Sri Lanka's cricket chiefs and media yesterday slammed South Africa for pulling out of the tri-series as India looked forward to playing three matches against the hosts.
The Proteas abandoned the tri-series on Wednesday, saying "the current risk to the team is at an unacceptable level" following a blast near their hotel on Monday which killed seven people and injured eight.
But Cricket South Africa's assertion that an independent security assessment by a Dubai-based firm agreed with the team's own fears was ridiculed by Sri Lanka Cricket (SLC) chief executive Duleep Mendis.
"I am amazed at their decision to return home," said Mendis, a former Sri Lankan Test captain.
"The government put in place presidential-level security for the team, yet they were not convinced. They took advice from a Dubai firm which is even more surprising. I did not see anyone from this firm in Colombo, yet they prepared a security report within 24 hours sitting in Dubai," he said.
The state-run Daily News, under the headline "South African cricketers chicken out," said: "They are used to playing in threatening conditions. In South Africa, one has to be careful when even taking a stroll on the streets."
India, not surprisingly, was praised for staying in Colombo to play three one-day internationals against the hosts today, on Sunday and Tuesday in lieu of the tri-series.
"India understood the situation better than the South Africans and accepted our assurances on security," SLC media manager Samantha Algama said.
The three matches will be played as day games at the Sinhalese Sports Club with a reserve day being kept aside for each match in case of bad weather.
The tri-series did not see a ball being bowled in the first two matches due to heavy rain which lashed the Sri Lankan capital over the last week.
The forecast is for clear weather over the weekend.
Indian captain Rahul Dravid said his team was more concerned about the weather than the security arrangements in place.
"No one came to me and said he wanted to go home," Dravid told reporters. "Everyone is keen to play. We are probably worried more about the weather than the security."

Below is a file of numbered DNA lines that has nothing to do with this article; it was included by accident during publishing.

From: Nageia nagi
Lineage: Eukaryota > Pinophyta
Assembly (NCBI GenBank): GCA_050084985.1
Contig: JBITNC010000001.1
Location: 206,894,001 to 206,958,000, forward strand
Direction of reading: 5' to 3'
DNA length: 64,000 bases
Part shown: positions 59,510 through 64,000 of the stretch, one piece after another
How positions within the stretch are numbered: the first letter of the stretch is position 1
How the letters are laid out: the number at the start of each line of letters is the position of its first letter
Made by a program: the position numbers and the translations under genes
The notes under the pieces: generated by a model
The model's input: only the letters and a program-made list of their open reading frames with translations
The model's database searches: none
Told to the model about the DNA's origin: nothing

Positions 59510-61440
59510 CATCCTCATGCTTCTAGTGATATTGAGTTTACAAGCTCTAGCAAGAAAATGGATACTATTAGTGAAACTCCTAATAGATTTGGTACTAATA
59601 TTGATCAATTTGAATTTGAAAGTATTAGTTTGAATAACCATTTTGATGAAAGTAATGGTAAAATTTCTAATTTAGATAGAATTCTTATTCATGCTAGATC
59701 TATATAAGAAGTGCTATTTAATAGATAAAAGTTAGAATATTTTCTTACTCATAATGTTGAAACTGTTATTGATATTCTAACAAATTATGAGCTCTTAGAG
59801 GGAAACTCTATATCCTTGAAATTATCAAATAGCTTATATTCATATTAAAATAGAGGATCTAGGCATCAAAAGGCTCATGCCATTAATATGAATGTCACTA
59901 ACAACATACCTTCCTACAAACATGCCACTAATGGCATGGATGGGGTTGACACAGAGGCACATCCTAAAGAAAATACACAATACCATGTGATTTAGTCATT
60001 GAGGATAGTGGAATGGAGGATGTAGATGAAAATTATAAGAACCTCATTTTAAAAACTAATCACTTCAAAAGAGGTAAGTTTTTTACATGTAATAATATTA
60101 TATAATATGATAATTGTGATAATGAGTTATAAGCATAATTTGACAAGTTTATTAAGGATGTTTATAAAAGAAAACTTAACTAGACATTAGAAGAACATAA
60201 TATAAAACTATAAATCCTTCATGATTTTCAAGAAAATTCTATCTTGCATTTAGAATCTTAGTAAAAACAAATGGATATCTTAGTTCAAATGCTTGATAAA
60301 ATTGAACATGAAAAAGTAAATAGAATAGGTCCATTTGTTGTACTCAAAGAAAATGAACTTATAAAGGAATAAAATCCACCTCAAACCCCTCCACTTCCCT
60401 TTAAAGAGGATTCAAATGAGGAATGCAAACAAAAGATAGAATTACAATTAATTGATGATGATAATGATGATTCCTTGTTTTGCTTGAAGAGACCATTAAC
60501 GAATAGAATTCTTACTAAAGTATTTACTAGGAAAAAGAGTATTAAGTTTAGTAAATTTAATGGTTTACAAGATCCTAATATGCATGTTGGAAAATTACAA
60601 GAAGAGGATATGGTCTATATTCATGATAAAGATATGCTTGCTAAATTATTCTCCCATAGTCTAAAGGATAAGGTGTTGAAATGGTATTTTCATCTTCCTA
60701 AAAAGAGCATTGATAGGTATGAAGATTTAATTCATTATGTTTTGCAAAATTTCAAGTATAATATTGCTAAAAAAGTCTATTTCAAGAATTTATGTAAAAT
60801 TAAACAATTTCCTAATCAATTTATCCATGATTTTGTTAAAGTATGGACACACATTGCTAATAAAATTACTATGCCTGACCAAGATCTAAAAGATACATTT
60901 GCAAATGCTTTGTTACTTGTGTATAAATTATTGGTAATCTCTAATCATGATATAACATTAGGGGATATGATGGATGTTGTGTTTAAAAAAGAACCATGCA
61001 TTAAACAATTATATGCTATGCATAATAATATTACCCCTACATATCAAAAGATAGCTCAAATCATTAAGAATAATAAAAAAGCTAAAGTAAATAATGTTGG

Dravid denied there was any contradiction between South Africa flying home and the Indians opting to stay on in Colombo.
"South Africa have gone by the recommendations of their people," he said.
"We have spoken to everyone concerned and we have full confidence and faith in what they have to say. It is sad, and it was unfortunate that the tri-series had to be called off. We don't live in a perfect world," Dravid said.
The International Cricket Council (ICC), which is headed by Percy Sonn of South Africa, said it would not act immediately on the Proteas' pullout.
"It's not for the ICC to judge South Africa," ICC media manager Brian Murgatroyd said from his office in Dubai. "They made what they felt was the correct decision."
"It's now up to South Africa and Sri Lanka to come to an agreement as to when they can play these matches. The ICC will be involved in resolving the dispute only if the two cricket boards can't do so," Murgatroyd said.
Pakistan were unable to make any breakthroughs in a rain shortened first morning of the fourth and final Test against England at The Oval yesterday.
England, an unbeatable 2-0 up in the series, were 27 without loss off eight overs after Pakistan captain Inzamam-ul-Haq won the toss and elected to field.